Email: [email protected] / [email protected]
Office Address: Al-Hassan Industrial Estate (QIZ), P.O. Box-94, AR-Ramtha, Irbid, Jordan
We have more than 1000 employees in Galaxy Apparel Industry, Most of the employees from Bangladesh, Sri Lanka, Nepal, India, and Jordan. Our workforce is satisfied with compensation and benefits, the accommodation and the food and other facilities that they are getting, including health care, entertainment facilities, social security measures, etc.
Compensation and Benefits: The minimum compensation required by local law, including mandated wages, overtime, additional all allowances, and benefits instructed by law is paid to our valued workers without any delay.
Hours of Work: Galaxy Apparel Industry ensures the working hour of each day and the days worked each week do not exceed the legal maximum limit. One day off is allowed in every seven days, except if there in any top most emergency shipment pressure. In Such case Galaxy is providing alternative holiday or additional holiday compensation to the worker.
GTA Plastics – Hangers
Address: P.O. Box: 18142, Jebel Ali Free Zone, Dubai – United Arab Emirates
Phone: +971 4 88 17 166 / 8817159
Hanger Division: [email protected]
Driven by a visionary at its helm and powered by a growth story that is inspirational, GTA is a force to reckon with in the regional plastics industry. Innovative thinking, managerial foresight, dedicated professionals, state-of-the-art technology, exacting quality standards and unparalleled customer service are all pivotal in creating the synergy that is GTA.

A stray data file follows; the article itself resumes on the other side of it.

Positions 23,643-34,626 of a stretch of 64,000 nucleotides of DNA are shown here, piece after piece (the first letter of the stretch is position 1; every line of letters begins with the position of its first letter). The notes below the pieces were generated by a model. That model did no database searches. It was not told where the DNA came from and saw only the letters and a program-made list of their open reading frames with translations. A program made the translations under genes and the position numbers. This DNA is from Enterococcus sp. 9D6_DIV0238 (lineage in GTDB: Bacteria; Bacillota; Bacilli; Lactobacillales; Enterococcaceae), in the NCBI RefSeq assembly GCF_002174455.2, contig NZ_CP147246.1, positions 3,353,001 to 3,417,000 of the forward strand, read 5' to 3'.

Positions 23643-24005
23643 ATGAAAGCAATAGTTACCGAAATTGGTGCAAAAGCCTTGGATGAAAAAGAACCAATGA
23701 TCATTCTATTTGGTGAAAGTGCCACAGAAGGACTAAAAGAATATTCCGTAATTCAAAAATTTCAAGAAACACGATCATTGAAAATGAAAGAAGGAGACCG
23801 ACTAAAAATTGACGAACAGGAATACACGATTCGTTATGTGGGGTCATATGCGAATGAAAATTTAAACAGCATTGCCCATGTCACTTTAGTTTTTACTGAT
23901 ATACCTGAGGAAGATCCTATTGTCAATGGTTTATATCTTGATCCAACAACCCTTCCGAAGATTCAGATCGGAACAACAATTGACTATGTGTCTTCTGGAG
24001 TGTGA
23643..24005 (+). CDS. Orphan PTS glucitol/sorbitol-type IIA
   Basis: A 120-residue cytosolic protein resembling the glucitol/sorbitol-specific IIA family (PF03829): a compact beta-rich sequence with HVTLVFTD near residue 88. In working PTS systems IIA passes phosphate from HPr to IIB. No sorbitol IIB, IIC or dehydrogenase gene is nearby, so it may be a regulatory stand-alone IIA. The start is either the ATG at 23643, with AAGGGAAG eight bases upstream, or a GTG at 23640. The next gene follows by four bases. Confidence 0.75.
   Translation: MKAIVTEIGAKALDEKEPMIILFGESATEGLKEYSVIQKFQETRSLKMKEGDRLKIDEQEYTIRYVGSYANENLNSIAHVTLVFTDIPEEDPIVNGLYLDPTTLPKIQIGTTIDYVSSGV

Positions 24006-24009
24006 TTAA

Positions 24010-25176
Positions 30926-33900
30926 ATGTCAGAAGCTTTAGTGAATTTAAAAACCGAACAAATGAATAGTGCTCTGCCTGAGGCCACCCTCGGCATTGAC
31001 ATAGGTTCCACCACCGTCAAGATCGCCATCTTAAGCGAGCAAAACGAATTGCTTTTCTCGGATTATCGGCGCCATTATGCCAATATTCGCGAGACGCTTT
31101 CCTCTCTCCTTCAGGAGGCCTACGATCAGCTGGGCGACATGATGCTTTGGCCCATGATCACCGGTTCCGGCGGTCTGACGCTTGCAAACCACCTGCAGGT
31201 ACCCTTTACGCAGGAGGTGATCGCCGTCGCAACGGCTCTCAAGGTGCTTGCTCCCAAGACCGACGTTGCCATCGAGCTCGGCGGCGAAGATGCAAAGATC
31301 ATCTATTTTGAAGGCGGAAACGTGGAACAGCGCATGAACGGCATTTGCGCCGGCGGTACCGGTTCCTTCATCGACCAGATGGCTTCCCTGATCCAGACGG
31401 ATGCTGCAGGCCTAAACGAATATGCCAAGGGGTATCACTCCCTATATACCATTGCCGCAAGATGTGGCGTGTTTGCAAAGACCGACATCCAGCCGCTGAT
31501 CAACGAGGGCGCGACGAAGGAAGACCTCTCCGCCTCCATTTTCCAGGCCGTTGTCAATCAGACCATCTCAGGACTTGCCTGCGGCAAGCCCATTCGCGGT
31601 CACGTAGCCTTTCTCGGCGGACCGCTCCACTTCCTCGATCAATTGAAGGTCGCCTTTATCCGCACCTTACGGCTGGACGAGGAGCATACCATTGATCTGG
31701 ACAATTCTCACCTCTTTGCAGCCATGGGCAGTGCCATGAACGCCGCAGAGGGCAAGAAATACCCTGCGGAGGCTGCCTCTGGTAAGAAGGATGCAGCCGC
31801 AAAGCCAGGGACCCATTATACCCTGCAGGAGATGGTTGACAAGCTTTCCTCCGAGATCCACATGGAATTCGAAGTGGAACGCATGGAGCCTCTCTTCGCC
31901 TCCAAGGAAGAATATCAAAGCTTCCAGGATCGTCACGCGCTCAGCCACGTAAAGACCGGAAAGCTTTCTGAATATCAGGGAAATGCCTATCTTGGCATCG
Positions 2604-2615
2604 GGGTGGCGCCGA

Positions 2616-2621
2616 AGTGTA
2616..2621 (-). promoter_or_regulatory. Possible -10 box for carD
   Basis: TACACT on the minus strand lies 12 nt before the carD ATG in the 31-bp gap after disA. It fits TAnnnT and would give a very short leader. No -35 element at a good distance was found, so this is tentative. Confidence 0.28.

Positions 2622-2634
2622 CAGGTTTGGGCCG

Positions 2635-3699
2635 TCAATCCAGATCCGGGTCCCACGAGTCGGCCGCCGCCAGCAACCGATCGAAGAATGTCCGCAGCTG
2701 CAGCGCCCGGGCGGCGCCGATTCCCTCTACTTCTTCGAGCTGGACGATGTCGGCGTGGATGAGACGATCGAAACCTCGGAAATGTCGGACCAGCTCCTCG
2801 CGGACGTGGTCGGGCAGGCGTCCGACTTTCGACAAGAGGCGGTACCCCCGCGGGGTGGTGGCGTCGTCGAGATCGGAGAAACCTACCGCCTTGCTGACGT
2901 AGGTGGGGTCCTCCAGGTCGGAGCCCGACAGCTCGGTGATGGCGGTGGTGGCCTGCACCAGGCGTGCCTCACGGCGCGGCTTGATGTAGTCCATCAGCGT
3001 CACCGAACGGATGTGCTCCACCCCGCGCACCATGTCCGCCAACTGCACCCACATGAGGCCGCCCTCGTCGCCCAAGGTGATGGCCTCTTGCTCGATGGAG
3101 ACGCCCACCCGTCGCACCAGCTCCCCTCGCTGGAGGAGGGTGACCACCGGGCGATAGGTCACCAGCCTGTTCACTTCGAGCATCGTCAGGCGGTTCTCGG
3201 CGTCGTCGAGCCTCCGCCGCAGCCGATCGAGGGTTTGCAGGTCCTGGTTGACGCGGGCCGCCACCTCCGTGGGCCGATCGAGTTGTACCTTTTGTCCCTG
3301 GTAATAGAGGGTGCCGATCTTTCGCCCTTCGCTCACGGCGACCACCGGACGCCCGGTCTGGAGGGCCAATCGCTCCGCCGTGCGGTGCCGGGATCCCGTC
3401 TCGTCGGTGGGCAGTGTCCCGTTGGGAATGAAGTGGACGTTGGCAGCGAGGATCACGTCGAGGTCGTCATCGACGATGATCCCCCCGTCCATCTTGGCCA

The year 2000 was a defining year for Mr Rajan Lall. As the head of A&E Products- India & CMD of ITL Industries Limited, he has been offered an opportunity to cover the Middle East region as a licensee of A&E Products (then a part TYCO Group a Fortune-500 company). Garment Trims and Accessories (GTA) was thus established as a branch of the ITL Industries Limited, one of the industry icons in its segment in India with Mr Rajan Lall at its helm as Chairman and Managing Director.
Exclusive Licensees for Mainetti Hangers in the Middle East & Africa
GTA is the exclusive licensee for Middle East & Africa for the Mainetti Group, the world’s largest garment hanger manufacturer with more than 40 manufacturing locations worldwide. The group’s brands; A&E, Mainetti & Randy enjoy the largest share in the global garment hanger market as the most preferred by the leading garment retailers in the USA and Europe.
Mainetti’s dedication to exploring new territories, developing new products, reduce costs, seek answers to environmental issues and continuously improve customer service has kept the group ahead of the competition in serving the customers.
Leveraging the group’s experience and success in offering innovative products and services, GTA manufactures garment hangers in several types of plastic resins such as K-Resin, Poly Propylene, and Polystyrene. The hangers are also personalized with optional colors, printing and labelling. We also manufacture special hangers for specific needs like overcoats, suits, undergarments etc. as required by the retailers.
Mail: [email protected]